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  11. Mukesh J. Patel (1994). Concept Formation: A Complex Adaptative Approach. Theoria 9 (1):89-108.score: 30.0
    Concept formation is complex cognitive phenomenon which has been only partially modelIed in Cognitive Psychology and AI. Following a detailed and critical evaluation of such models we conclude that their main shortcoming of not being able to explain the nature of the semantics of concepts is because they fail to take into account the role of learning in concept formation. As a radical alternative it is proposed that a more (semantically) complete model would necessarily have to give an account of (...)
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  12. Kartikeya C. Patel (1994). The Paradox of Negation in N G Rjuna's Philosophy. Asian Philosophy 4 (1):17 – 32.score: 30.0
    Abstract This essay discusses the paradox of the N?g?rjunian negation as presented in his Vigrahavy?vartani. In Part One it is argued that as the Naiy?yika remarks, N?g?rjuna's speech act ?No proposition has its own intrinsic thesis? seemingly contradicts his famous claim that he has no negation whatsoever. In Parts Two and Three I consider the traditional as well as modem responses to this paradox and offer my own. I argue that N?g?rjuna's speech act does not generate a paradox for two (...)
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  13. Edwin Dickens, Eliza F. Kent, Rita M. Gross, M. Whitney Kelting & Deven M. Patel (2007). Book Reviews. [REVIEW] International Journal of Hindu Studies 11 (1):115-123.score: 30.0
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  14. Micah R. Bregman, Aniruddh D. Patel & Timothy Q. Gentner (2012). Stimulus-Dependent Flexibility in Non-Human Auditory Pitch Processing. Cognition 122 (1):51-60.score: 30.0
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  15. Adekunle Dawodu, Gamil Absood, Mahendra Patel, Mukesh Agarwal, Mutairu Ezimokhai, Yousef Abdulrazzaq & Ghalib Khalayli (1998). Biosocial Factors Affecting Vitamin D Status of Women of Childbearing Age in the United Arab Emirates. Journal of Biosocial Science 30 (4):431-437.score: 30.0
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  16. Jignesh J. Patel, Margaret As Mendes, Mark Bounthavong, Melissa Ld Christopher, Daniel Boggie & Anthony P. Morreale (2012). Cost‐Utility Analysis of Bevacizumab Versus Ranibizumab in Neovascular Age‐Related Macular Degeneration Using a Markov Model. Journal of Evaluation in Clinical Practice 18 (2):247-255.score: 30.0
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  17. Kartikeya C. Patel (1994). Women, Earth, and the Goddess: A Shākta-Hindu Interpretation of Embodied Religion. Hypatia 9 (4):69 - 87.score: 30.0
    This essay explores the notion of female embodiment and its relation to the phenomenon of religion. It explains religious beliefs, acts, and events in terms of the worship of the female body. By elucidating this standpoint, this essay hopes to reclaim the centrality of the female body and its importance in the study of philosophy of religion.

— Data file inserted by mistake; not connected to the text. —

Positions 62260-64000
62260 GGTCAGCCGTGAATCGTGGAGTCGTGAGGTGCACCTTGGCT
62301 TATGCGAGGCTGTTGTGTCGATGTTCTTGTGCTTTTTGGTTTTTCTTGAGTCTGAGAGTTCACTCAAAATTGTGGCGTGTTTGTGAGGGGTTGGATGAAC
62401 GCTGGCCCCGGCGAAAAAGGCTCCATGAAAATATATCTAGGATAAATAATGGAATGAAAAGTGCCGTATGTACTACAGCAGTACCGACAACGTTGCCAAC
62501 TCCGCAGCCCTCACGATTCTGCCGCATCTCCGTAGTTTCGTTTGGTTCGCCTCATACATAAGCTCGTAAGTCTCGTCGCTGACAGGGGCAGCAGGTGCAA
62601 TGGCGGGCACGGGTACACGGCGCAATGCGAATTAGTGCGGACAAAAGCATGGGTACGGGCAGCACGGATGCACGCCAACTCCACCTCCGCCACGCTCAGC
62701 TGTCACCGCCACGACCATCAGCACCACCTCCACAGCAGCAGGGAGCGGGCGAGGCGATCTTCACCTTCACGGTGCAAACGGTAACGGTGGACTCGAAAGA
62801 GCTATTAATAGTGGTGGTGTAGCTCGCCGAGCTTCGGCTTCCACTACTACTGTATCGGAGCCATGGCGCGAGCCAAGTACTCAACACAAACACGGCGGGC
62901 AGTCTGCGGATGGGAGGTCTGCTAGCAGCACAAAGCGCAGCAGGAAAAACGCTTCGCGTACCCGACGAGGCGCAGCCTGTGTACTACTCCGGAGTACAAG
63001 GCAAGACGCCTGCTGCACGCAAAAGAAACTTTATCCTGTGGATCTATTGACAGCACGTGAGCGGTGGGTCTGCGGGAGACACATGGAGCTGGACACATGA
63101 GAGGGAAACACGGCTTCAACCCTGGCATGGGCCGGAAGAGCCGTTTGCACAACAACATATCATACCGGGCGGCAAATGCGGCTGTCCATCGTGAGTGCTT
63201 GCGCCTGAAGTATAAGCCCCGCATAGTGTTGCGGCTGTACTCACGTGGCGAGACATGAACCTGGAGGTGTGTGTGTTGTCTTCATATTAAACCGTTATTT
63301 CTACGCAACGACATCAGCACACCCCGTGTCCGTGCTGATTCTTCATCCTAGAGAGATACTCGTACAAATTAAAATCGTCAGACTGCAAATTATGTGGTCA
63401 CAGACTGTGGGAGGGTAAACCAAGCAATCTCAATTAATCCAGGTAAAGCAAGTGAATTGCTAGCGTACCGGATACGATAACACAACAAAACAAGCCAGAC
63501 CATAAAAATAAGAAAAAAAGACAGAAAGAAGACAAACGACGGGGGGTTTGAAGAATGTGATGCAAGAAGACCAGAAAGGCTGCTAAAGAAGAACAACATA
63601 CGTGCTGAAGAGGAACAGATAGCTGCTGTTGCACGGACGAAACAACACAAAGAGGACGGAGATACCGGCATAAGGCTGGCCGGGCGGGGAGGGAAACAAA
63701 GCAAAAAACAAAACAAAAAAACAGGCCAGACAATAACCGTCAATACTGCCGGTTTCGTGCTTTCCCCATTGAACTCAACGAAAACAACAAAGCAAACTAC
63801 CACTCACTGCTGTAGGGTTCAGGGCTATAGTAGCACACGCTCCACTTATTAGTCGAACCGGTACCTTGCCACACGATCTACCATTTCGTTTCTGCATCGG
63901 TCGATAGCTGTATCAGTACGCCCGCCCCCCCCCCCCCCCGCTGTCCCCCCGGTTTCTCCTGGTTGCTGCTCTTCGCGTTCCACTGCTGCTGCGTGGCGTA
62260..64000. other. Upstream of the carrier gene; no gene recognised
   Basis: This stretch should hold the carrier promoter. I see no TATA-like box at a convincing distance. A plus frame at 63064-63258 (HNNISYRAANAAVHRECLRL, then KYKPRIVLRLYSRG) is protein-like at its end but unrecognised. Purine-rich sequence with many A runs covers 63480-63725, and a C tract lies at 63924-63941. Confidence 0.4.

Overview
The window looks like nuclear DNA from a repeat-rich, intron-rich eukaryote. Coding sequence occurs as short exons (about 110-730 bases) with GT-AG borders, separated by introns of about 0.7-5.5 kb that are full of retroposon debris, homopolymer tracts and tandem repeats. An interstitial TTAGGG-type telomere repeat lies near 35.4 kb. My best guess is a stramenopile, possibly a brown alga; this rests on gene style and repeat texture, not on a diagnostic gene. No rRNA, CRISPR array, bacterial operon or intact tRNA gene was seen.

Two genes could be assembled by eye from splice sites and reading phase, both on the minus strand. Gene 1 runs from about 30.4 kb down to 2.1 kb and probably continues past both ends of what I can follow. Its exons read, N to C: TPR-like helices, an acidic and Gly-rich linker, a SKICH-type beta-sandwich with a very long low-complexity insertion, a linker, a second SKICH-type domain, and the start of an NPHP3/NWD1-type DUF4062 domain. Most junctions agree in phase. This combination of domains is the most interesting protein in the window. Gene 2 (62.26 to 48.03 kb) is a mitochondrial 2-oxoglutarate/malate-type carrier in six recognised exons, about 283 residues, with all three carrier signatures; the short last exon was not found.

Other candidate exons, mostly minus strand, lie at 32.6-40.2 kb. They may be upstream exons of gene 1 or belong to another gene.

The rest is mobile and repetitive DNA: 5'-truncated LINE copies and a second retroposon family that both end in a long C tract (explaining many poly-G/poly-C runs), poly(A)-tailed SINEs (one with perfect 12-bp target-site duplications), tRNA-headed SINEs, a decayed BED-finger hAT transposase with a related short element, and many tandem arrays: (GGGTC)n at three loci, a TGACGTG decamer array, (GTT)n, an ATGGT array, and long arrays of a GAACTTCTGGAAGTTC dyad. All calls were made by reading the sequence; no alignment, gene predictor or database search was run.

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  18. R. Bruce Swensen & Jayen B. Patel (2004). NYSE Sector Returns and Political Cycles. Journal of Business Ethics 49 (4):387-395.score: 30.0
    We address three issues regarding the relationship between political party affiliation and returns in the equities markets, as measured by the NYSE Composite Index and its sub-indexes. First, we find a tendency for returns to be greater during Democratic presidential administrations; however, this result is statistically insignificant. Second, we conclude that returns during the last two years of presidential administrations are greater than during the first two years. Third, we examine the relationship between the majority party in each house of (...)
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  19. Sonya Paisley Agnew, Michael M. Minieka, Ronak M. Patel & Daniel J. Nagle (2012). Correlation Between Preoperative Kimura Inching Studies and Intraoperative Findings During Endoscopic-Assisted Decompression of the Ulnar Nerve at the Elbow. In Zdravko Radman (ed.), The Hand. Mit Press. 370-373.score: 30.0
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  20. DurgeshN Bailoor, BhumiJ Patel & T. Rana (2012). Knowledge, Awareness and Level of Vaccination of Hepatitis B, Amongst the Students of Rural Dental College, Uvarsad, Gandhinagar, Gujarat, India. Journal of Education and Ethics in Dentistry 2 (2):69.score: 30.0
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  21. Gregory K. Davis & Nipam H. Patel (2003). Playing by Pair‐Rules? Bioessays 25 (5):425-429.score: 30.0
  22. Rachel E. Davis, Devavrata Joshi, Krishan Patel, M. Briggs & Charles A. Vincent (2013). The Medical Student as a Patient: Attitudes Towards Involvement in the Quality and Safety of Health Care. Journal of Evaluation in Clinical Practice 19 (5):812-818.score: 30.0
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  23. R. Klitzman, I. Albala, J. Siragusa, J. Patel & P. S. Appelbaum (2007). Disclosure of Information to Potential Subjects on Research Recruitment Web Sites. Irb 30 (1):15-20.score: 30.0